London’s Arab media ‘give a distorted view’

By Rachel Fletcher, May 2, 2008
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Arab journalists in London have been criticised by a leading Israeli Arab activist for giving a distorted view of Israel.

Wafa Fahoum, who runs Israel’s oldest co-existence project, Bet Hagefen, spoke out after meeting the Muslim and Arab media in the capital last week.

She said: “One woman said, as though there were no debate, that there is apartheid in Israel. I was surprised. I told her that there was a big difference between fighting for equality and shared citizenship and apartheid. I want my rights, but it’s not apartheid.

“We want equality, compensation for the land we lost, dignified life, to see the Palestinian-Israeli conflict resolved.”

But she noted: “The Arab community does have less chances and opportunities because of the conflict. Their identities are complicated. They belong to Israel as citizens but their roots are Palestinian.”

Mrs Fahoum is known in Israel as a tough talker who will go to great lengths to improve relations between Jewish and Arab Israelis.

One of her major successes has been her work with security staff at Ben Gurion airport to improve their treatment of Arab passengers.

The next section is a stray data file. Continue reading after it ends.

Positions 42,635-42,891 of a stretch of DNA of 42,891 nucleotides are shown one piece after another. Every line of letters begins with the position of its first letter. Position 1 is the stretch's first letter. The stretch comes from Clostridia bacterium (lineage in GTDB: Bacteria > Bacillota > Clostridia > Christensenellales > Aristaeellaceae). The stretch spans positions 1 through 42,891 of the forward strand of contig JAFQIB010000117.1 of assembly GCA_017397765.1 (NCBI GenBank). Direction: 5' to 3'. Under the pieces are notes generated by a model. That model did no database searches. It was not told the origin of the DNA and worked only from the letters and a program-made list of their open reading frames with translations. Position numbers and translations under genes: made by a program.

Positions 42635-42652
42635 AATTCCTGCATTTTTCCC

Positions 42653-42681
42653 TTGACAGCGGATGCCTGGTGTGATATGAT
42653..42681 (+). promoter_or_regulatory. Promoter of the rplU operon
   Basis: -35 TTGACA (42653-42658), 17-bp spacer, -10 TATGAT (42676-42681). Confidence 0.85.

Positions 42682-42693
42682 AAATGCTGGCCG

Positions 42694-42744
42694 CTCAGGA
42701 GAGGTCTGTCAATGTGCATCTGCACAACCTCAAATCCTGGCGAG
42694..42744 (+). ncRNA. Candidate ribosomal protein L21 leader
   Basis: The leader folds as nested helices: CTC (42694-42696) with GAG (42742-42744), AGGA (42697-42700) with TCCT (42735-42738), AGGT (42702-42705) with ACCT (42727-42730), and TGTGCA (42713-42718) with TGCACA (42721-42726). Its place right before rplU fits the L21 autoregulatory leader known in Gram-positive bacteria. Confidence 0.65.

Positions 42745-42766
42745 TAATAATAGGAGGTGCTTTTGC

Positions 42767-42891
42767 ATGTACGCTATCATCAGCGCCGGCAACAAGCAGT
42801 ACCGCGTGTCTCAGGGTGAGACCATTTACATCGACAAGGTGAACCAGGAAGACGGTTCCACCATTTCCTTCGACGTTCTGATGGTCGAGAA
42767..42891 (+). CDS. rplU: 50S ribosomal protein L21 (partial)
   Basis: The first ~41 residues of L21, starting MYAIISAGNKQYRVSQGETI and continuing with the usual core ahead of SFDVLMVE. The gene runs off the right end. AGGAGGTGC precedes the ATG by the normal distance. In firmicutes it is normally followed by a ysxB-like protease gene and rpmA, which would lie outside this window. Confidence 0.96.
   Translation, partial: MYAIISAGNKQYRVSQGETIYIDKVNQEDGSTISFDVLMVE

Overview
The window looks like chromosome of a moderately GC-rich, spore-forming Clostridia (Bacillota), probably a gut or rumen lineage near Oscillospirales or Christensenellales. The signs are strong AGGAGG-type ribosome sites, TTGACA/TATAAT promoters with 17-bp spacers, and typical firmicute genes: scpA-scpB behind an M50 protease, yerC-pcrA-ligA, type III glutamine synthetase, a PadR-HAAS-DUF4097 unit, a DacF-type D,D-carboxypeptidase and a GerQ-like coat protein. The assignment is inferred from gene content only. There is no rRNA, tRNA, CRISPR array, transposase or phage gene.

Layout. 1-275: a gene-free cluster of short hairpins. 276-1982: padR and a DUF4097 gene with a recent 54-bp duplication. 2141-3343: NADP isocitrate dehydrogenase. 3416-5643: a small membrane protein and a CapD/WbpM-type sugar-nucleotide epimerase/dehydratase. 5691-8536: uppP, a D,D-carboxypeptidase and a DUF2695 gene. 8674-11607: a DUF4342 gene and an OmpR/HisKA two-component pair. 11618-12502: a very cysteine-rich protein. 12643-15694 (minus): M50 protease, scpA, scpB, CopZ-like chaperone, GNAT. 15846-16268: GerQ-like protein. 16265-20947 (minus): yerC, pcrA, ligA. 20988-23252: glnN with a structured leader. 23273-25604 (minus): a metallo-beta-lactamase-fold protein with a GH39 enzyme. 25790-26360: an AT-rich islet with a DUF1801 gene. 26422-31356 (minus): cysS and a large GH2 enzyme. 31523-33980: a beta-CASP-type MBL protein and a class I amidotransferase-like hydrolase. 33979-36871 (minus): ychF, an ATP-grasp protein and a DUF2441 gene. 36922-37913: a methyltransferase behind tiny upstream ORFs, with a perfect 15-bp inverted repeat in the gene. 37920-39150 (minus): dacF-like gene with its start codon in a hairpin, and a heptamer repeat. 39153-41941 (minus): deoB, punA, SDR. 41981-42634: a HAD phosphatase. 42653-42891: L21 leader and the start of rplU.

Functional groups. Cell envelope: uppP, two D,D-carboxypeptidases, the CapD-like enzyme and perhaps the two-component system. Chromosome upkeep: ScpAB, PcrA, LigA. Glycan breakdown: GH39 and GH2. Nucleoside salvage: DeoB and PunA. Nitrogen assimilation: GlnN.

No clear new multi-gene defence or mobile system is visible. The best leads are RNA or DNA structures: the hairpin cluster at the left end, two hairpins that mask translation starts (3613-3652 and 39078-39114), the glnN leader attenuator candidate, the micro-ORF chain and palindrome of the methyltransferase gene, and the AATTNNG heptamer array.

This was sparked after her then nine-year-old daughter was repeatedly questioned at the airport more often than her Jewish peers.

“I found it very frustrating. She travelled many times and had the same attitude displayed to her. Eventually, it got to the point where I had to change it.”

While not wishing to compromise security, she said: “I want to show the airport staff that not all Arabs are their enemies.” Now every new intake of security staff at the airport gets a briefing from her — and feedback suggests that things have improved as a result.

Her latest scheme is an education programme with the Israeli army, which she hopes will become part of basic training and produce “better soldiers, better human beings and better citizens”. The syllabus is likely to include a Palestinian history of Israel.

Mrs Fahoum, who was brought to London by Bicom, will join her 18-year-old son, Fahoum Fahoum, in marking Israel’s 60th anniversary: he has been selected to carry a torch at the Har Herzl celebrations.

“He will light a flame and give his belief, that we, Arabs and Jews, are here, so now let’s utilise our lives for the best.”

    Last updated: 3:45pm, May 13 2008